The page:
A multi-sub system would be... interesting, though I fear confusing. Right now it's a question of subscribed or not. If there are multiple mini-ones, it's a question of subscribed or not, if yes, which ones.
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De-Legro

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Re: Discussion - Subscription Levels
« Reply #23 on: October 25, 2017, 01:56:37 PM »
This got side tracked into details about payment methods and revenue streams. What I was canvassing was if the concept of removing character limits on free accounts, or alternatively having only a single tier sub account would be beneficial to the game. I can't count how many times people have complained about those with large numbers of characters being super powered in the game (assuming they have time to play those characters), particularly when it comes to warfare and moving troops around. Since the games revenue model is suppose to be against pay to win, and there is currently a perspective that top tier accounts are pay to win, it was my thought that levelling the playing field would help counter this.
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Cipheron

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Re: Discussion - Subscription Levels
« Reply #24 on: October 25, 2017, 03:11:33 PM »
This got side tracked into details about payment methods and revenue streams. What I was canvassing was if the concept of removing character limits on free accounts, or alternatively having only a single tier sub account would be beneficial to the game. I can't count how many times people have complained about those with large numbers of characters being super powered in the game (assuming they have time to play those characters), particularly when it comes to warfare and moving troops around. Since the games revenue model is suppose to be against pay to win, and there is currently a perspective that top tier accounts are pay to win, it was my thought that levelling the playing field would help counter this.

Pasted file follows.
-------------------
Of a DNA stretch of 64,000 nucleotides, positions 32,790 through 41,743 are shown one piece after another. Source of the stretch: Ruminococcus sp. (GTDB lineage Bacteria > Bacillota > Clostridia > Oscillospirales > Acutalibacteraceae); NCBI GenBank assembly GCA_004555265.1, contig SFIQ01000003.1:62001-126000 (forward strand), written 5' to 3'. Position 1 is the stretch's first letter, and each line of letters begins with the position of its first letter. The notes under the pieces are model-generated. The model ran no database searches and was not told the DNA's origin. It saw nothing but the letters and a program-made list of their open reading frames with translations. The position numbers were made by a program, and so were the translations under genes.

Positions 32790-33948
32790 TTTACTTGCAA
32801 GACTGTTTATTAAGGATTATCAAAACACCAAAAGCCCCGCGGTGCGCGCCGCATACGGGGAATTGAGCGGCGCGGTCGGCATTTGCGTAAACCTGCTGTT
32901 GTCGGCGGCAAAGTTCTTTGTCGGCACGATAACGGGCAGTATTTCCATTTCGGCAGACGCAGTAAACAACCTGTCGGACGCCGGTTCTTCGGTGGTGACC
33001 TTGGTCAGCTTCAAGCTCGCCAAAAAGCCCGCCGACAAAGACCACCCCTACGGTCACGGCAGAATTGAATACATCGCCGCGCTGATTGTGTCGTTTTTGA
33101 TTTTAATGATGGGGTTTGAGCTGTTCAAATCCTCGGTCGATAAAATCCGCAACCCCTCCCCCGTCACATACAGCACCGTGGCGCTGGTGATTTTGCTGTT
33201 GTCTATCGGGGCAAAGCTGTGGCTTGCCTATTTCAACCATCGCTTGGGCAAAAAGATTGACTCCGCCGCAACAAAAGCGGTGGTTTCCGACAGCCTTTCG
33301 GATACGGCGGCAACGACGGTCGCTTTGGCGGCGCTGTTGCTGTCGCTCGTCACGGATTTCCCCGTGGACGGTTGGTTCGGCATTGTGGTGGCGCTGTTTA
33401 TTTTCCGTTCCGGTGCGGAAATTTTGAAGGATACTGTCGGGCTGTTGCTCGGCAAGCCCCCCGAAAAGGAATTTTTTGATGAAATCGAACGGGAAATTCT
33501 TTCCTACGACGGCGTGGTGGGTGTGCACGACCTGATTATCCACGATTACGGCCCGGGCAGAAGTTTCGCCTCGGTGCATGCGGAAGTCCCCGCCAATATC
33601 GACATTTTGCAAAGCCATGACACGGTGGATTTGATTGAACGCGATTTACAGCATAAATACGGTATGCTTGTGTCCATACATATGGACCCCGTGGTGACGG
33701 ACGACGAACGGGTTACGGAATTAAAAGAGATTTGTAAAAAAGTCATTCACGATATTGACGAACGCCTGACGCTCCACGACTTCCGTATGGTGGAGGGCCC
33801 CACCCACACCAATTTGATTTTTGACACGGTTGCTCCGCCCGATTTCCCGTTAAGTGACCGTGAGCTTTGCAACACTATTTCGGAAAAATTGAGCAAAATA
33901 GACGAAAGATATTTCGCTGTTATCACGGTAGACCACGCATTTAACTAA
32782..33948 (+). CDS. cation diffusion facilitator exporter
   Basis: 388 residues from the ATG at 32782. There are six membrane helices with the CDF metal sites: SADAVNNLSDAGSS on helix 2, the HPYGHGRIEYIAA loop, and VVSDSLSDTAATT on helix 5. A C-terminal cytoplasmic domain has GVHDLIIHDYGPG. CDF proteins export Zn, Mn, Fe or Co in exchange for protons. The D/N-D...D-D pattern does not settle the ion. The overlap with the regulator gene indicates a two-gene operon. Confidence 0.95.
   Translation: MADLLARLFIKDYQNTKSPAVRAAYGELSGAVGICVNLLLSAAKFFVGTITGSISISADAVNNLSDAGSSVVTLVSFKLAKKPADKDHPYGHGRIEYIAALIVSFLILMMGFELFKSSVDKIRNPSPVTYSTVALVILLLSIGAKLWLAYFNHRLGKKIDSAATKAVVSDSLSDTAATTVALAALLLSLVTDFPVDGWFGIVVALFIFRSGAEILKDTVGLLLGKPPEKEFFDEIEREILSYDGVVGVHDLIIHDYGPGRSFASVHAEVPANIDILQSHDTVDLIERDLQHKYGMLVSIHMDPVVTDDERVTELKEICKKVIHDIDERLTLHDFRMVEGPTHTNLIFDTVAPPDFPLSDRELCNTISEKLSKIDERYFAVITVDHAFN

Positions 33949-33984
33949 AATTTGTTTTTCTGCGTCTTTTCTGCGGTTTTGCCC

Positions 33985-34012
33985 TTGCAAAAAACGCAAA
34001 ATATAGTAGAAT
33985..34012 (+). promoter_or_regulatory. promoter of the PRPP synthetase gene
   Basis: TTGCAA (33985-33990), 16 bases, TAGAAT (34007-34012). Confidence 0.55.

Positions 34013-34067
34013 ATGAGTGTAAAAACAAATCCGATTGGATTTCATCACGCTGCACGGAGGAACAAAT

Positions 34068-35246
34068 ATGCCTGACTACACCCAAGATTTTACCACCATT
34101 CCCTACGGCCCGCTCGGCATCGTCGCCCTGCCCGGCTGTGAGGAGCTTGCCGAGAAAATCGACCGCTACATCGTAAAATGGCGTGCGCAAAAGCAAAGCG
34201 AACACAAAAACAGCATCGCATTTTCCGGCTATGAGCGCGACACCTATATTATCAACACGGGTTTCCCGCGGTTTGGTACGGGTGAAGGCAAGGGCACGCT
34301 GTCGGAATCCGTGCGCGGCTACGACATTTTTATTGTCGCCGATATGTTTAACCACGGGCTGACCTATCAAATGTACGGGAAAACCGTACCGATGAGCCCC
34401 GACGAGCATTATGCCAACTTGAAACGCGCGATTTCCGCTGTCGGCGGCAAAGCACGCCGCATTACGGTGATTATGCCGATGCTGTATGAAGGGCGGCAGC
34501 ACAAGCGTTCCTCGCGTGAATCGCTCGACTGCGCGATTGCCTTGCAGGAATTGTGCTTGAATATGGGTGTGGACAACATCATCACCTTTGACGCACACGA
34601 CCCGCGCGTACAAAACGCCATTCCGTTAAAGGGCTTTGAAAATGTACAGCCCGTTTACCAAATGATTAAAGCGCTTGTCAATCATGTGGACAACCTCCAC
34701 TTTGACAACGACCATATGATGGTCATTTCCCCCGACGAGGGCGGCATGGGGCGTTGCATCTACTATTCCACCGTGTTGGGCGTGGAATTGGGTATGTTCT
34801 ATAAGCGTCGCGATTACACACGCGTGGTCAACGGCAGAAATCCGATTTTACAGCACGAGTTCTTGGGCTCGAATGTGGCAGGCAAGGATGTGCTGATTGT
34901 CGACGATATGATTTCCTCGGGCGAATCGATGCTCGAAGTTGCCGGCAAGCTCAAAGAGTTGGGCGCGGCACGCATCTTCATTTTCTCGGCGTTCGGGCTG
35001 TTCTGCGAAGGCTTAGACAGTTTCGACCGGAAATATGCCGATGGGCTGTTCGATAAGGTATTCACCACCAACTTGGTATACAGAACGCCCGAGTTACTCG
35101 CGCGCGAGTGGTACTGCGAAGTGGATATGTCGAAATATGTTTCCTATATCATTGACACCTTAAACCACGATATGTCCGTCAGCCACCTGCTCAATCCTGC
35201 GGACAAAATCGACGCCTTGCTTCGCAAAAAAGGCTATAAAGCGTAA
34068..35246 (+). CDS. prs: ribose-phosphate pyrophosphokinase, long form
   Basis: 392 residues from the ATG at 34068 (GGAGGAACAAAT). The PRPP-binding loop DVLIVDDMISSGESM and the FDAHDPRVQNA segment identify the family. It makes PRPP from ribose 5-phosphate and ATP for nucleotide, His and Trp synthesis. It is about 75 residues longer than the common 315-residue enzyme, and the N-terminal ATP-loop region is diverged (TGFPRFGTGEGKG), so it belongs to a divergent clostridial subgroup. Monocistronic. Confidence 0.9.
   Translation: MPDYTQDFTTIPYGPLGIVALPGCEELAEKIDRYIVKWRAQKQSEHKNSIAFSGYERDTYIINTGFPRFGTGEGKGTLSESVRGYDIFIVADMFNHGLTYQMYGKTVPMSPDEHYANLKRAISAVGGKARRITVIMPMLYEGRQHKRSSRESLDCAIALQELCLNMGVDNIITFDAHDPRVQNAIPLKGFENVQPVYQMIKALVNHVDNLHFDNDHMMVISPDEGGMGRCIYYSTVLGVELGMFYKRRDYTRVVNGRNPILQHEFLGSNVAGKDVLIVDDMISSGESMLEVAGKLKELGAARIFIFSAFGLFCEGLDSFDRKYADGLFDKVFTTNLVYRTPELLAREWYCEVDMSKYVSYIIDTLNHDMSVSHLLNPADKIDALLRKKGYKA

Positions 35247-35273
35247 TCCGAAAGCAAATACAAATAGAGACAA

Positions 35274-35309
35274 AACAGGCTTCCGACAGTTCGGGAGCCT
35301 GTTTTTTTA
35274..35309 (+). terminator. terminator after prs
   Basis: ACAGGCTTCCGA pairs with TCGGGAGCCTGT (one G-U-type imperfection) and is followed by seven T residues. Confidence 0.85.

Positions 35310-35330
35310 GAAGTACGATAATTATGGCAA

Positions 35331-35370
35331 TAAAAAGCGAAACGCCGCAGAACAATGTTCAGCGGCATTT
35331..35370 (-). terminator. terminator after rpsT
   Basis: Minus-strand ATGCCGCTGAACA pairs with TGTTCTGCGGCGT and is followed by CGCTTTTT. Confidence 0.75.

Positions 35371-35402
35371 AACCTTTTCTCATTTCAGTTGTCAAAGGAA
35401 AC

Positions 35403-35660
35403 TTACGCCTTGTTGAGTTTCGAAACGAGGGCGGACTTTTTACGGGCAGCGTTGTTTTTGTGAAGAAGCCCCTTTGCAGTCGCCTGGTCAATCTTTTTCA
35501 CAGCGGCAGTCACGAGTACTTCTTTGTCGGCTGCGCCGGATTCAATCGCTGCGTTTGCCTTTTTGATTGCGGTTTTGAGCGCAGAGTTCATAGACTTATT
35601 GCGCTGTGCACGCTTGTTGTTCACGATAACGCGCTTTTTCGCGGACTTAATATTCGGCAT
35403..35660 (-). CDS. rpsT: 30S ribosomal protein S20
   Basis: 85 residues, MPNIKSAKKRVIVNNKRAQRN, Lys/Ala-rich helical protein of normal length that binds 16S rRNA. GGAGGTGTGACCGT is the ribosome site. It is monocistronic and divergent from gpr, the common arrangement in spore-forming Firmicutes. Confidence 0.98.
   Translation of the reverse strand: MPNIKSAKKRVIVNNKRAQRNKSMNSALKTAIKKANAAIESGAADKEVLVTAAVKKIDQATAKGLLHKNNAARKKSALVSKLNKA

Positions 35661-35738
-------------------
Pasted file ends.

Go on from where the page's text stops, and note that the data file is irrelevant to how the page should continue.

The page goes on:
Yeah of course, however that is intricately intertwined with how the game pays for itself to get server hosting. The last thing anyone should want is the game being shut down because nobody can afford to host it.

Personally I'm against letting people spam too many characters. If a game gets too intricate too fast then people can also burn out on it quicker. e.g. if you let people make 20 characters on a free account they might be more inclined to go overboard, then find that it overwhelms their ability to manage things, then they just go "ah fukkit" and quit playing since it starts to become a chore maintaining so many characters, and they're less emotionally involved in any one character's life. Sure, more chars would be great if you just want to push the warfare aspects however that's going to have trade-offs in changing the feeling of the game as individual characters become more like nameless pawns in a wargame than fleshed-out PCs in an RPG.

The thing is, as the number of characters per player becomes greater and greater, the roleplaying investment in any one character goes down and down. Sure, letting players have more characters on a free account might sound good, but it doesn't necessarily mean players will stick around longer since with more characters they could see more of what the game offers more quickly, but also more superficially, as the roleplaying connections inside the game will become thinner. If my 20 characters are interacting with your 20 characters then how many meaningful conversations are going to arise from that in a way that's compelling to keep logging in?

Personally, I'd see it as a design goal to create a game where people are happy but have less overall characters to manage rather than leveling things by just being able to spawn more characters.

~~~

One possibility would be the ability to "raise" soldiers into a squad leader or hire entire mercenary bands. Each account could have additional slots to command these units directly, or there could be an interface to give them orders when they're near you, then they go off and autonomously do their business until their PC/leader arrives again to renew their orders. So basically you'd give them orders to travel a certain route, with rules-of-engagement built in, and what to do when they arrive at the destination. The unit would "inherit" proper permissions from the knight who was their owner/employer. They would be represented in-game with a different flag to a proper first-one led army. And it wouldn't be overpowering if you could only give orders to the unit when they are in the same location as your leader.

Creating and managing a whole level of "officers" in your units who have names and ranks would be a great sub-game that would pretty much enhance the game for everyone, even if the officer-led squads weren't autonomous.
« Last Edit: October 25, 2017, 03:43:30 PM by Cipheron »

De-Legro

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Re: Discussion - Subscription Levels
« Reply #25 on: October 25, 2017, 04:31:56 PM »
Yeah of course, however that is intricately intertwined with how the game pays for itself to get server hosting. The last thing anyone should want is the game being shut down because nobody can afford to host it.


Chicken and egg problem. Once you decide if something is desirable and wanted, then you can examine methods that might bring it about. Exploring alternative revenue streams to replace tier subs is pointless if the bulk of the player base doesn't want to go down that path.